So I've always been on the side that sees technology as fundamentally a positive force for change and been fascinated by developments in the field, even though I haven't worked as directly with it as such. However, you're working with design today and working with government digital and technology is a huge part of that. Now, I do think that designers in the digital space have incredible power today, right? I mean, as you say, the ability to scale fast and have a huge impact is there. That also means that those that are deeply involved in technology design have an incredible responsibility that I'm not so sure they're always aware of in asking the question just because we can, should we? And that's why both in the book but certainly, especially the chapter on proximity, but also in the work at the Danger Science Center, we are focusing quite heavily on digital ethics or design ethics in technology. And these more fundamental questions that we must ask ourselves about just because we're able to do something, should we do it? Is it actually good? And that's of course, just been accentuated massively the last three, four, five months with ChatGPT and what's going on there, causing even some governments to temporarily make it illegal and all kinds of other interesting things.

So I think there's incredible power there. I mean, I mentioned this in a keynote address last week to digital leaders in the Danish local governments that the glass is half full or half empty on digital. I still think it's half full, I still think it's more positive.

But we have seen the tech lash. There is a reason why Denmark was the first country in the world to have a tech ambassador as a formal ambassador to the tech giants. It's because it's become as influential or even more influential than any nation state. And I'm not so sure that our governance mechanisms, our policy mechanisms, and for that matter, our cultures of development and innovation are on par with the forces that are at play. Right.

So you could say again, back to agency kind of need to bring a designerly perspective to the forefront, which is to ask good, deep human questions and also planetary questions to technology, and not just leaning back and saying, oh, but it's just coming, and it's the way it is, and we're just going to have to adapt to it. Simone Cicero It's super interesting because at the end of the day I have a question. You kind of brought up this continuous, I would say, clash between the more complexity friendly mindset, like the dense with systems, and on the other hand, maybe the approach that, for example, I recognize in a person like Indie Jord that I'm pretty sure you know very well that works to distribute agency into trees and rivers or whatever, right? The idea that we can approach this transition, at least we can try to approach it from an analytical and policy driven perspective that kind of makes things work. The end of the day, between these two things, there is one thing that puts everybody on the same page, which is we have to build at the end. We have to build.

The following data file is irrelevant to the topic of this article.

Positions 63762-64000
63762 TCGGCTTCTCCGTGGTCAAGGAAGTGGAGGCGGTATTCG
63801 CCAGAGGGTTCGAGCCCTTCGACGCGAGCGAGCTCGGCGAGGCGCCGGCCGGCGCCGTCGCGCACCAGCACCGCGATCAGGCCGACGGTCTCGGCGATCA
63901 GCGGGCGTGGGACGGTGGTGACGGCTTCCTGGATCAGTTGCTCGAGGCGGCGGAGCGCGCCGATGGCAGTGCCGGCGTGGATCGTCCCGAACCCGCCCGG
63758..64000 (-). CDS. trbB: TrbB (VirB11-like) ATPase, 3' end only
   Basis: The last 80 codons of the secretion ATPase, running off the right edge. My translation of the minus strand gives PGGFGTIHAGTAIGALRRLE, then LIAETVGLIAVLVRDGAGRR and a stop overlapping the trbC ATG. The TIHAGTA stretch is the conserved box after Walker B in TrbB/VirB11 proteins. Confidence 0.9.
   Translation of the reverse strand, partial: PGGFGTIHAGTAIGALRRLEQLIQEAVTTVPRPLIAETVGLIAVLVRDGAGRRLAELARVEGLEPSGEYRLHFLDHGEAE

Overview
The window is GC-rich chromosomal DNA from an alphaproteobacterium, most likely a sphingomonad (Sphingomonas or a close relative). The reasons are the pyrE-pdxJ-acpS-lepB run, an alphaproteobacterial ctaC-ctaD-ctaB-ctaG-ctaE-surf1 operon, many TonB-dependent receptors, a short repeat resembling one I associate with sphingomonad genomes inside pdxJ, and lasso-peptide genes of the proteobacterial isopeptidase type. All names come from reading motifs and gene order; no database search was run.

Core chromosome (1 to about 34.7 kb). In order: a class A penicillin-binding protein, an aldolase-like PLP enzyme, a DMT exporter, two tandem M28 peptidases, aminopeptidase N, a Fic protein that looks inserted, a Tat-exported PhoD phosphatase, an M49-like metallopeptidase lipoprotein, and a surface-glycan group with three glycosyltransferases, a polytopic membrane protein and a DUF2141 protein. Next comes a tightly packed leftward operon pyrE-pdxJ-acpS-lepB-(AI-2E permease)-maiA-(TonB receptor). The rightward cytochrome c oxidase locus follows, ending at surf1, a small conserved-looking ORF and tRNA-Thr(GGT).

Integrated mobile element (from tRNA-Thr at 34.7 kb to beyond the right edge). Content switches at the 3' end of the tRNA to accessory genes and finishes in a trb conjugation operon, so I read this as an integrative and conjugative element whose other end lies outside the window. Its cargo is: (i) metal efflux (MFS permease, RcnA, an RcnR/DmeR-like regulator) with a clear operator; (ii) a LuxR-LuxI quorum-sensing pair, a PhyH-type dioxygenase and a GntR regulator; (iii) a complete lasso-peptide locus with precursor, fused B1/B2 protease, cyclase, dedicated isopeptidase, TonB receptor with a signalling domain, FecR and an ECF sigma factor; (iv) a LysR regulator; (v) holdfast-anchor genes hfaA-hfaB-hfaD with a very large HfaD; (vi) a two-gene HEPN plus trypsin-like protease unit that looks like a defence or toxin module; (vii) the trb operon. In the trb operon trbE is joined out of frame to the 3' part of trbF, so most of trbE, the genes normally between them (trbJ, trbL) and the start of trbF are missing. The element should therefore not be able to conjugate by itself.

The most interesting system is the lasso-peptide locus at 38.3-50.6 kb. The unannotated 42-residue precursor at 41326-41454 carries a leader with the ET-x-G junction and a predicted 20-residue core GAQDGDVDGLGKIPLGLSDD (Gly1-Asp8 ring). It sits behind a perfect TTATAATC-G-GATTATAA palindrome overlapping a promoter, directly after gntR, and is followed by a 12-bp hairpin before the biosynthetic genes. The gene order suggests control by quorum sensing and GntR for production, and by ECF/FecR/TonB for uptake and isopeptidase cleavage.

So what is building essentially? Right? So recently we have been talking to Chase Chapman. She spoke about the web3. She spoke about two major layers, right? One what she calls socialware and one that she calls trustwear.

You can think of social wear as how we organize, take decisions and the actual practice of it. And the trustwear is more like the rules that we set that can self execute on a digital ledger, for example. And I think in this we lack at least two or three more layers, which is for sure. We have software, which is what we build in terms of interacting with technology. We also have resourceware because it's also about the resources we use in these processes. And maybe somewhere we also have some hardware because we also need trees and rivers and ecosystems.

So when you have to build, you have to be able to describe it, you have to be able to prototype it and so on. So maybe the questions around design are kind of twofold, three. So one is more like the technical aspects, which is always more imbued with technology and then there is more like an epistemic aspect which is maybe also accepting conflict. Dr. Christian Bason Yeah, no, sure, accepting conflict or friction and increasingly, I mean, the big questions that you're also kind of raising is whether we are going the regulatory routes and you know, the European Union is definitely more on that track or are we going sort of a more of a code of conduct or more of a self-regulation route. Right.